Book Club: The Power of Kindness pt. 1
the power of kindness: The Unexpected Benefits of Leading a Compassionate Life -piero ferrucci
Each month, I'll share a book that relates to current posts on Yoga Off the Mat. Of all the plans in store for YOTM, this is something I'm over-the-roof excited about! I'll share a few quotes and talk about what I took from the book, and then you may decide to go read it, too! This first month's read is called The Power of Kindness by Piero Ferrucci.
I first read this book about a year ago, and had the sweet opportunity to revisit it with this month's dedication to Seva, or selfless service. When I read a new book, I highlight, fold corners, underline and star pages. Sometimes I write down the middle or the sides of the book or note favorite page numbers in the front or back page. Reading my highlighted portions of this book gave me chills. It's so good. Read it, read it, read it!
The book is broken down into chapters, or necessities for kindness. They are:
- sense of belonging
Hell yes. This is the stuff that gets my heart racing.
The introduction of this book includes some facts about how kind people are healthier and live longer, more successful, happier, and live more fulfilling lives. It explains that while kindness usually involves giving to others, it is ultimately the greatest gift that you can give yourself. It explains that:
"Kindness is actually a way of making less effort. It is the most economical attitude there is, because it saves us so much energy that we might otherwise waste in suspicion, worry, resentment, manipulation or unnecessary defense. It is an attitude that, by eliminating the inessential, brings us back to the simplicity of being. Kindness has to do with what is tenderest and most intimate in us. It is a part of our nature that we often do not express fully -- especially men in our culture, but also women -- because we are afraid that if this vulnerable side comes to light, we might suffer, be ridiculed, be offended or be exploited. We will find that, rather, we suffer by not expressing it. And that by touching this nucleus of tenderness, we enliven our entire affective world, and we open ourselves to countless possibilities of change."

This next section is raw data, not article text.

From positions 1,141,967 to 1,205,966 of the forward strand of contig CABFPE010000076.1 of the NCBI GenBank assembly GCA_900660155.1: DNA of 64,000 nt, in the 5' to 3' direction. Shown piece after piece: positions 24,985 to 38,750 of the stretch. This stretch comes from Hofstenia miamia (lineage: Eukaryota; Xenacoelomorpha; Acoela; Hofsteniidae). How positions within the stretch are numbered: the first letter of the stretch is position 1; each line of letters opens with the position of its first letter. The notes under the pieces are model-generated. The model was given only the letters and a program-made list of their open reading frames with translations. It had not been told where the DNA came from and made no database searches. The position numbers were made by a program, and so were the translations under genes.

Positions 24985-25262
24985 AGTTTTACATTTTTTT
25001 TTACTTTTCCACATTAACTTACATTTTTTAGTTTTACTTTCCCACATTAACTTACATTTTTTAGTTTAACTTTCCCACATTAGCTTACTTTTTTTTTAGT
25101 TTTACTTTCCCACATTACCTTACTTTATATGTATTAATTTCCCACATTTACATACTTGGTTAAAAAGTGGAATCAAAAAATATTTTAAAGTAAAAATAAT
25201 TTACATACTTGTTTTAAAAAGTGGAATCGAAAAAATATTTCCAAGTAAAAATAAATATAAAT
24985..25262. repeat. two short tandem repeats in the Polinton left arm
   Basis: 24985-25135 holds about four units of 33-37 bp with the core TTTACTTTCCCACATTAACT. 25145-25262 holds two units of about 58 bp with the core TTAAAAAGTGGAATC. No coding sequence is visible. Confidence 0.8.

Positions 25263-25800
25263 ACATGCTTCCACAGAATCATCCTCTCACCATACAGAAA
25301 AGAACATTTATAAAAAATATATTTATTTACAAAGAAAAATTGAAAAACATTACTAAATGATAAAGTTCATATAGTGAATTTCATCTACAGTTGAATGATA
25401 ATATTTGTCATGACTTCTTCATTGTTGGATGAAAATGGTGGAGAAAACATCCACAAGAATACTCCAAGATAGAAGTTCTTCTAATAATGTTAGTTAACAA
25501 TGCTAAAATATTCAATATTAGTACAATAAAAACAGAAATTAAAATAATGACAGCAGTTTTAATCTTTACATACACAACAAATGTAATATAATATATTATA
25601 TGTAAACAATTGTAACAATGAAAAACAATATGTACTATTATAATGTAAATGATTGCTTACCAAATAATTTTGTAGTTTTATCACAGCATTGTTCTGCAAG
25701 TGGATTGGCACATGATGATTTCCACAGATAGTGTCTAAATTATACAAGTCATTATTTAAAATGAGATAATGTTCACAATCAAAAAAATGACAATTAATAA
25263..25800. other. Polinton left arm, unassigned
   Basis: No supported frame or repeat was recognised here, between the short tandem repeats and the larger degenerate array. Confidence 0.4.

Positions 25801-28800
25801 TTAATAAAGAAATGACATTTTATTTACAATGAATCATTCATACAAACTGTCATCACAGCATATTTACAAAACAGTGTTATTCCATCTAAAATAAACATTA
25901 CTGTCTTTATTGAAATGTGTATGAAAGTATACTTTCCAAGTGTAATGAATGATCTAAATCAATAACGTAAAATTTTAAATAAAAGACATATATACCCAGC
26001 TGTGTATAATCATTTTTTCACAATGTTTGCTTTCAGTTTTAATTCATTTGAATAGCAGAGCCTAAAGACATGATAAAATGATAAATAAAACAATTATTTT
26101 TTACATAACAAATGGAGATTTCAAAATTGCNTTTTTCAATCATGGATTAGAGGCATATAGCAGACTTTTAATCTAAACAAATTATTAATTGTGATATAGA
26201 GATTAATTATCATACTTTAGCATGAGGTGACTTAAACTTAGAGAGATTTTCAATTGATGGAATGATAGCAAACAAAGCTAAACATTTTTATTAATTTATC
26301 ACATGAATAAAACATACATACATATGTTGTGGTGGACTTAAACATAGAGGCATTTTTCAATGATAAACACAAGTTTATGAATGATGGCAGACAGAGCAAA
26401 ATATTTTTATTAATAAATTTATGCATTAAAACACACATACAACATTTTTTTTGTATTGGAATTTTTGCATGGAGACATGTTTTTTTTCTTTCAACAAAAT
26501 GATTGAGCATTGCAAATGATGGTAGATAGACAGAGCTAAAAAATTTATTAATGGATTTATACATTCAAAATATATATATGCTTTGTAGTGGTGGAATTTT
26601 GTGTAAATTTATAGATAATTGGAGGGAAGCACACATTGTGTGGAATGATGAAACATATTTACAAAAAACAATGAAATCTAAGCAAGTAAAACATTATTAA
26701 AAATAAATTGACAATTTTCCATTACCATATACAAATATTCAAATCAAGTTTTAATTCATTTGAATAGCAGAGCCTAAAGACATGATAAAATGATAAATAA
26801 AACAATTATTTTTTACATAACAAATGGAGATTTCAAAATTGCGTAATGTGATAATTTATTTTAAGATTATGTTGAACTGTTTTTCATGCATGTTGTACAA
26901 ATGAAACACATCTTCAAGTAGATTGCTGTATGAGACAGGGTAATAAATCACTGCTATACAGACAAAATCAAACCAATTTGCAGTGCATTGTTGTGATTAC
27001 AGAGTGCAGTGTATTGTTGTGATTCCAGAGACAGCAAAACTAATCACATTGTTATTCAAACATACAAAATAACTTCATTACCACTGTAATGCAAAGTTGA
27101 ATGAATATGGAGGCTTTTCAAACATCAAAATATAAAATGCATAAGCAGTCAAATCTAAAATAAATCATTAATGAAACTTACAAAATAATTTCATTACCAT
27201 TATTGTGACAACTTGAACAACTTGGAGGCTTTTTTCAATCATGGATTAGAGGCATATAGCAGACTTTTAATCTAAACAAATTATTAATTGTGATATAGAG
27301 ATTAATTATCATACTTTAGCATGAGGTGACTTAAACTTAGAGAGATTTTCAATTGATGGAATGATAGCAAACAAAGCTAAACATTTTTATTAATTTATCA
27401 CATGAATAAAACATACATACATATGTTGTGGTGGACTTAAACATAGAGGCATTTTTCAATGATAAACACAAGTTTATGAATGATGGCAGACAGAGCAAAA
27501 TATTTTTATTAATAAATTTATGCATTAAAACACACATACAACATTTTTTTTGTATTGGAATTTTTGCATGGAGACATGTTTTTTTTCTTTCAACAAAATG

After years and years of research and experimenting, Ferrucci says that the best thing you can do to transform your life is to "be a little kinder." I'm in.
#1 HONESTY: everything becomes easier
This short and sweet chapter asks us to look at honesty in a much bigger way than speaking truthful words (which is an obvious one, I hope!). We are asked to say yes only when we mean yes, to maintain integrity within ourselves. We are asked to be honest with ourselves about how we are feeling and to confront difficult conversations with honesty even when it's unpleasant.
"Lying has a thousand faces, the truth only one. we can pretend to have many emotions we don't really have, to be many people we are not. but if we stop pretending, all the artifices and the efforts to hold our life together fall away. What a relief."
We are reminded that kindness is not genuine if it has falseness as it's base.
#2 Harmlessness: Not harming is the highest Law